"We should not be afraid sometimes to confront beauty and horror."
The following questions can be used to spark conversation before, during, and after viewing the artist's film segment. They were compiled from our Educators' Guides and Screening Toolkits. We strongly encourage active viewing strategies that involve audiences in discussion in order to anticipate and set-up the ideas in the film, clarify content, or further the ideas while watching, and gives viewers the opportunity to process and re-consider their ideas after watching. Additional resources and strategies for teaching with films and working with contemporary art can be found in Teach.
Discuss and define the words parody and mimicry. How do these terms relate to humor and satire? Discuss examples of parody and mimicry found in art history or contemporary culture. Why and how are they used in art?
How is beauty defined? Why might beauty be important to society and culture? In what ways are notions of beauty different within different cultures, and in what ways are they similar?
Select works of art in which Shonibare uses beauty to introduce viewers to specific issues and themes. Identify which elements of beauty engage the viewer. How do they relate to the issues and themes that Shonibare presents?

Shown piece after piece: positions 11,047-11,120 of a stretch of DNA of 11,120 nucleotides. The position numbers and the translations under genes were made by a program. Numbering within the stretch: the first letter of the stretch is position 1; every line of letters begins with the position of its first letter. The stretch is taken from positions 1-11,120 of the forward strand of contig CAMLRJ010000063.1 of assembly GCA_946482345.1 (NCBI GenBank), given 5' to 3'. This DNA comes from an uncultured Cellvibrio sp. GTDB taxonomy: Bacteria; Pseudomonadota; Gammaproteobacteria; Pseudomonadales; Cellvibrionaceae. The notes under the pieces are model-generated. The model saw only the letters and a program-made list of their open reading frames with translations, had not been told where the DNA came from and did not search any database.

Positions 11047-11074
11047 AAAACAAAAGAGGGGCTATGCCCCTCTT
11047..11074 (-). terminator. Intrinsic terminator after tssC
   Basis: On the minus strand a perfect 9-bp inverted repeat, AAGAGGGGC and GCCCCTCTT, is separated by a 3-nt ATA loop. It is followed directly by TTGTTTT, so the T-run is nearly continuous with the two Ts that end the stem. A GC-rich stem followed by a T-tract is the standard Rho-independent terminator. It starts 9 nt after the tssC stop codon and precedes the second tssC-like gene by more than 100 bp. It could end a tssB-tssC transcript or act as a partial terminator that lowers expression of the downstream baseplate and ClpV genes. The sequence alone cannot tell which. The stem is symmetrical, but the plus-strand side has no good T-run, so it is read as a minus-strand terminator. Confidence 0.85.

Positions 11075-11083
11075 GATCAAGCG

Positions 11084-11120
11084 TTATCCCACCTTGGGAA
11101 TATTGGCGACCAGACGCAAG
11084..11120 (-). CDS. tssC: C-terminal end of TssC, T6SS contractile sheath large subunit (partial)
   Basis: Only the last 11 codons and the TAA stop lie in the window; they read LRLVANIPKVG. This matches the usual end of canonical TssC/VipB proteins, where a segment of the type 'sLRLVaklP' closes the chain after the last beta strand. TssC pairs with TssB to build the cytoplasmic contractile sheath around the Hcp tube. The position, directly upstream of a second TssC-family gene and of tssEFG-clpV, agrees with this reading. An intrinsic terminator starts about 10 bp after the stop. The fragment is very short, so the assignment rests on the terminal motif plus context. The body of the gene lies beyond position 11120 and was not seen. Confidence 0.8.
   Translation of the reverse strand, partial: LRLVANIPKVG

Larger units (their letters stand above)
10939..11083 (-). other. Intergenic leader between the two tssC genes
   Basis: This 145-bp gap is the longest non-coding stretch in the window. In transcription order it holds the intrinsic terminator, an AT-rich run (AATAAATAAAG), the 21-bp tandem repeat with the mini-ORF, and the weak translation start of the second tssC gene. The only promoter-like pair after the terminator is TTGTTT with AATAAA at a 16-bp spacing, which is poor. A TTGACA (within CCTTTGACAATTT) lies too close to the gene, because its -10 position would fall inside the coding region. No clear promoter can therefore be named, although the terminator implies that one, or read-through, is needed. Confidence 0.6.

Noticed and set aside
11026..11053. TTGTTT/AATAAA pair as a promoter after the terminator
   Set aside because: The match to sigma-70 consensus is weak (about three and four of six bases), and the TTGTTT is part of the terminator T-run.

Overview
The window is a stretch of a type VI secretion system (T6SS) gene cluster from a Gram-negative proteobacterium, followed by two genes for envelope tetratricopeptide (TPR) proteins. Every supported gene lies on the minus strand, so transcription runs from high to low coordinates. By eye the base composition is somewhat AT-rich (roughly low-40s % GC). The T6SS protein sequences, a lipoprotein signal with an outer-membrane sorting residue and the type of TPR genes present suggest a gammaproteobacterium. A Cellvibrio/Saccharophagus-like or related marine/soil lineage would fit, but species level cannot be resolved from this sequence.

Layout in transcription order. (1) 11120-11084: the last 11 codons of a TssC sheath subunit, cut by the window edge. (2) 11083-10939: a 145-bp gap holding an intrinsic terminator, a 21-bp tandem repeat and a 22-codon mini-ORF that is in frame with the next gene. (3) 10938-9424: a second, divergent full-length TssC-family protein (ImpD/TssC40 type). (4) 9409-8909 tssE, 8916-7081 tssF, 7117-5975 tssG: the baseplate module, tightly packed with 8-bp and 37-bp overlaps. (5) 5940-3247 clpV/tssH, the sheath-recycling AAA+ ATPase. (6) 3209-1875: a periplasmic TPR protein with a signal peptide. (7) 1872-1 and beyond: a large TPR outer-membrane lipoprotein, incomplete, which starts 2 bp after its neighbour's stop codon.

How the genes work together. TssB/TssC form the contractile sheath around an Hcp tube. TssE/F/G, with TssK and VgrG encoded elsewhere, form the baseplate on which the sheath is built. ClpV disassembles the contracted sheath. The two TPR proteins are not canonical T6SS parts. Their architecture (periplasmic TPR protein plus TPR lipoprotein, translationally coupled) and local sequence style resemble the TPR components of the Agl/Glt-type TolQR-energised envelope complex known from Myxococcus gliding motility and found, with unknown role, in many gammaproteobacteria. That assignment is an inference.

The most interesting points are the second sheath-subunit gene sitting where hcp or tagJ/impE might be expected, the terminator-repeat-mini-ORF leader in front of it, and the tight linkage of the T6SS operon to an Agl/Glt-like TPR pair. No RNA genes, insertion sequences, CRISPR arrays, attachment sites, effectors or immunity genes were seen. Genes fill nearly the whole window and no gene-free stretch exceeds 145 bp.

Describe the figures in Shonibare's work, including their construction and clothing. Why did Shonibare present them this way? Describe the identities of the figures.
Compare and contrast Shonibare's Diary of a Victorian Dandy with Hogarth's The Rake's Progress. How does each artist use parody, humor, and satire?
When referring to some drawings that he made in response to economical and social issues, Shonibare says that his work is about capturing the zeitgeist, the climate of the moment. What do you think he means? In what ways do the works Black Gold and Scramble for Africa address an historic or contemporary climate?
Describing the fabrics he uses in his sculptures, Shonibare says: "I like the fact that the fabrics are multilayered. They have this interesting history that goes back to Indonesia. And then they're appropriated by Africa and now represent African identities. Things are not always what they seem."
How might this statement change the viewer's understanding of the work? How does Shonibare play with appearances to challenge the audience's assumptions?